Although Swarf is best know for making custom hardtail frames, we've been working on full suspension projects since day one. In this two part blog we're going to jump in and have a look at those early bikes. Prepare to geek out!
Part 1, the high pivot and idler frames, Bedfo's Super Bike and the Curve
Bedfo's Super Bike
Back in the day I had a Balfa BB7 DH bike which I really liked. The high pivot layout gave it an amazing magic carpet ride, the roots, rocks and big hits just vanished underneath you. I often wondered how a lighter shorter travel version would ride, so in 2010 I set about finding out. The pictured bike is what I came up with, it's basically the BB7 layout, slimmed down and reworked for 150mm travel. It featured a fillet brazed 4130 steel front end and a full carbon swingarm. Frame weight was in the region of 8.5Lbs.
This bike rode really well. It was an easy bike to ride, you just jumped on and immediately felt at home, I think this was partly to do with the super supple suspension action of the high pivot, and partly due to the slightly quirky geometry. It had long chainstays (445mm that grew to something like 480mm at full travel) and a short front end, this put lots of weight into the front wheel and is what I attribute to the easy going nature it had about it. We rode this thing for 3 years and it was faultless, it covered around 3500 miles and spent 15 weeks out in the alps.....
Head angle 65 (I think)
cant remember seat angle
ETT something like 560mm
Reach measurements didn't exist at this time!
BB height 317mm
160mm fork and 150mm rear travel
Swingarm, full carbon moulded over a foam core, no moulds used and no bonded metal inserts
Leverage ratio, Virtually linear 3.1 - 3.0
I've seen claims from a couple of companies recently that they have designed the worlds first high pivot trail bike.... Well, I finished this bike in 2011 and I was by no means the first. There was a dude in NZ called Rosco, he also made a short travel Balfa but used a Balfa swingarm on a new mainframe, Zerode had a one off carbon trail version of their DH bike. Corsair had a high Pivot bike actually in production around the same time, the Marque. This bike was way ahead of it's time, sadly it was dogged with technical issues. They tried to make it compatible with a 2x front set up with idler and derailleur, it just didn't work. That same bike with a modern 1x set up would be amazing, it still looks good today.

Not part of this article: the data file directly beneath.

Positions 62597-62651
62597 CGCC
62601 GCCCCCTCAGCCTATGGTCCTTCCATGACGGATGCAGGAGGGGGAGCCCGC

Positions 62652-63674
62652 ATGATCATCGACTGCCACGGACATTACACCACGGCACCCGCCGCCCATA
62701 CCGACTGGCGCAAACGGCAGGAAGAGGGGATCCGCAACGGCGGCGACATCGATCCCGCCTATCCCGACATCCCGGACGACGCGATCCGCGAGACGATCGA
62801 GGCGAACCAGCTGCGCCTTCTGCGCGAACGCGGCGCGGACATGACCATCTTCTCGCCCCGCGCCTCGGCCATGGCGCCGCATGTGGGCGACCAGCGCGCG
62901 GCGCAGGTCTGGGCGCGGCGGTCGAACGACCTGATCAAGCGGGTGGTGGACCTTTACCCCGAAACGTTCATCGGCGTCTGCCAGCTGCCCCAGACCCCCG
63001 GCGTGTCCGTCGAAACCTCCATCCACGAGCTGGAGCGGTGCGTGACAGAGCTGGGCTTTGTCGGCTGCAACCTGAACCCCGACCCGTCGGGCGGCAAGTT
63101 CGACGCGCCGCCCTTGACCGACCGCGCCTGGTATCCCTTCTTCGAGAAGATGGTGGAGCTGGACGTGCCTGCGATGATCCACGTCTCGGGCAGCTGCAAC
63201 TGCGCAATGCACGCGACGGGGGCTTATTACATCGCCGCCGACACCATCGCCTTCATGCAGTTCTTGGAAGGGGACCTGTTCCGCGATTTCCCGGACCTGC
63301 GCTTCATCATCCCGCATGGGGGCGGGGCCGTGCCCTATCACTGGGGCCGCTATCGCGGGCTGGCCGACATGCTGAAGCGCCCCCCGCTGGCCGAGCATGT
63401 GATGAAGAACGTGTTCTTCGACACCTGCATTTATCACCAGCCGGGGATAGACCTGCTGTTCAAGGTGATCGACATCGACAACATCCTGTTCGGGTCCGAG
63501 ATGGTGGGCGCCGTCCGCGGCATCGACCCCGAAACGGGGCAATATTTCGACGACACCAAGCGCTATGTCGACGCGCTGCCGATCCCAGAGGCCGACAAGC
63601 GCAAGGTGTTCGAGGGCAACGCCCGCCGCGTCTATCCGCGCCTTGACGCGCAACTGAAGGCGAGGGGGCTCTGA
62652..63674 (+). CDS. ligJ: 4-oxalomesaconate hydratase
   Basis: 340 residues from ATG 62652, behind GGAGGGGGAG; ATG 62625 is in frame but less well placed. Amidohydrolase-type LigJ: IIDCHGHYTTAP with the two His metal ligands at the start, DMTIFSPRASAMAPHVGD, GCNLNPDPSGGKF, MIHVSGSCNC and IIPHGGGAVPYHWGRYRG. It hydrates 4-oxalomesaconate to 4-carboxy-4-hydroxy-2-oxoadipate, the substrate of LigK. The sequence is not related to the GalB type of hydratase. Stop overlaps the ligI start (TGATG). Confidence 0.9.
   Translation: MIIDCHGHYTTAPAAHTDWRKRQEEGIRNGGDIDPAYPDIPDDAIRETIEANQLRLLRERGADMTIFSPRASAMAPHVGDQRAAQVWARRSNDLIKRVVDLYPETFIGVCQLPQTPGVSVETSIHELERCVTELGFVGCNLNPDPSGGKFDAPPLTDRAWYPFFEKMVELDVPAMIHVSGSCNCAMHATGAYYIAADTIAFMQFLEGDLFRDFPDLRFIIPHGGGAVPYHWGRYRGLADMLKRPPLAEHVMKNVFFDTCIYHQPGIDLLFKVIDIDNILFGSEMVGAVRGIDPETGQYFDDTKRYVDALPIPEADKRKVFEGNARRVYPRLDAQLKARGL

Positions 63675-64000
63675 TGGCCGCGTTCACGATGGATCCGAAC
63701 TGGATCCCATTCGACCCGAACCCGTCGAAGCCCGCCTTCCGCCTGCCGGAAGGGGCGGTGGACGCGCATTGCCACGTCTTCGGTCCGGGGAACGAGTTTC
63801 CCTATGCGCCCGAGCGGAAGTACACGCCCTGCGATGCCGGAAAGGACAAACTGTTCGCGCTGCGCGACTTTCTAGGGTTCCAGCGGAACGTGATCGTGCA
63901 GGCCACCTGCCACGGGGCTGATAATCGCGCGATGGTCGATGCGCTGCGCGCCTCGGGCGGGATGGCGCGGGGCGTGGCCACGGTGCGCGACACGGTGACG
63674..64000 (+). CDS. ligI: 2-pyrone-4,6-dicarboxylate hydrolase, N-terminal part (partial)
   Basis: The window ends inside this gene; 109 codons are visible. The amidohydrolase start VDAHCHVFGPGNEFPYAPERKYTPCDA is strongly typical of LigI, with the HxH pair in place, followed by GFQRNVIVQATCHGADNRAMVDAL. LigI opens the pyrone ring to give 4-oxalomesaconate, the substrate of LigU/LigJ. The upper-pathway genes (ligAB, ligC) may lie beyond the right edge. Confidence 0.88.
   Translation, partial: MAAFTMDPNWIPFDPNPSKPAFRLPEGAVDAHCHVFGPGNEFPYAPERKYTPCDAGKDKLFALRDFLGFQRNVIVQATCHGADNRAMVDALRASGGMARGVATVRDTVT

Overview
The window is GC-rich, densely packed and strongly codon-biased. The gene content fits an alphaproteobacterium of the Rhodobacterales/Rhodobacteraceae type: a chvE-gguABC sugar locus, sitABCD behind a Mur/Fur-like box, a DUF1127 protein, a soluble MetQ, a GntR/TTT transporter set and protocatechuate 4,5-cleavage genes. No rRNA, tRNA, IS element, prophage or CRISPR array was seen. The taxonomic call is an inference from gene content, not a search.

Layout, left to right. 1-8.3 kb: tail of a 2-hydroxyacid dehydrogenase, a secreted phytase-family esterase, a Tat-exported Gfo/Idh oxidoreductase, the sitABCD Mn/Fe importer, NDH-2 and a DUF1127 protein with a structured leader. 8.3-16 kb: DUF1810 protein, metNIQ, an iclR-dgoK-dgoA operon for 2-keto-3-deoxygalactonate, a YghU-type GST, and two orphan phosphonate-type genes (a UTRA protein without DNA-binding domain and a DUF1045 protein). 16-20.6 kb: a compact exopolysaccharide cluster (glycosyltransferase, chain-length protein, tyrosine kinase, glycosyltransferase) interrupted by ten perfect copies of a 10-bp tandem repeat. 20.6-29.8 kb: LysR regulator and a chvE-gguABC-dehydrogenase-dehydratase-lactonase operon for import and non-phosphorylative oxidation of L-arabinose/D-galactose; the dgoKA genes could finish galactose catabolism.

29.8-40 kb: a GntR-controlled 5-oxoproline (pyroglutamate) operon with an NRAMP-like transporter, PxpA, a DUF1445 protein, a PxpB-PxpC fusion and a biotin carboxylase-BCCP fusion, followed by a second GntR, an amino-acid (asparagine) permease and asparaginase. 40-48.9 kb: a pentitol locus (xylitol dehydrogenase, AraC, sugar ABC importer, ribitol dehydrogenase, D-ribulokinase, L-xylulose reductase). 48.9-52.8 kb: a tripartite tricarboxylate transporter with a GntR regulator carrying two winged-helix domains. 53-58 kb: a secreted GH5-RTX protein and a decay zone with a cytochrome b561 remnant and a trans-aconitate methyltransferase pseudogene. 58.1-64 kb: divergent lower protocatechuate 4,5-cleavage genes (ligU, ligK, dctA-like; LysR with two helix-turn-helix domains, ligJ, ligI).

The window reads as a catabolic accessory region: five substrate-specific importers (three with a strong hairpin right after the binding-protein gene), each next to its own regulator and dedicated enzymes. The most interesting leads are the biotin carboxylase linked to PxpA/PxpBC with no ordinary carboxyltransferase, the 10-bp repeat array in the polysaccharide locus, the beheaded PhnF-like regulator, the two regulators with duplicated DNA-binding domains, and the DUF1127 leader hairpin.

I quickly realised that there were lots of aspects of the original frame that would have to change if I wanted to market the bike.
So, I sat down and designed a new frame, the Curve....
The frame retained the high pivot and idler plus the steel and carbon construction, everything else was totally different.
The bikes rode amazingly well and proved to be super durable. The suspension action was now even more refined, small chatter just doesn't exist on this frame and big compressions now were easier to deal with due to the progressive leverage rate curve.
However the frames were not without issues, the biggest being that the swingarm was a total ordeal to manufacture (I think I averaged 40-50 hrs for each one!). Whilst I have the capability to design and manufacture everything required to make a carbon swingarm, I just don't have the resources to be able to put a carbon swingarm into production. Not only did I have lots of troubles actually making the parts (they're incredibly complex) I also had worries over the repeatability of what I was doing. There were so many variables that were out of my control, mainly due to the cure cycles (I was using wet lay up as that's what I was confident working with at the time) that I couldn't confidently know that each one was exactly the same. Without truly knowing what you have it's impossible to offer any kind of warranty. As it turns out I needn't have worried, all 7 Curve frames that I made are all still going strong as far as I know.
There were other minor issues with the frame, the flip chips worked loose and had to be bonded, and using bushes on the linkage was a bad move. Technically they should be better than bearings for dealing with small movements at high loads, the reality is that once they are slightly worn, dirt gets in and accelerates the wear. This wouldn't be a big deal if it was just the polymer bush that wore out, sadly the stainless steel rods wear as fast as the bushes and the whole lot requires replacing! We tried various rod materials with similar results. Lots of lessons learnt and all have been applied to my latest frames.
In part two we'll have a detailed look at the development stages of the new Contour 29er frame. Cheers!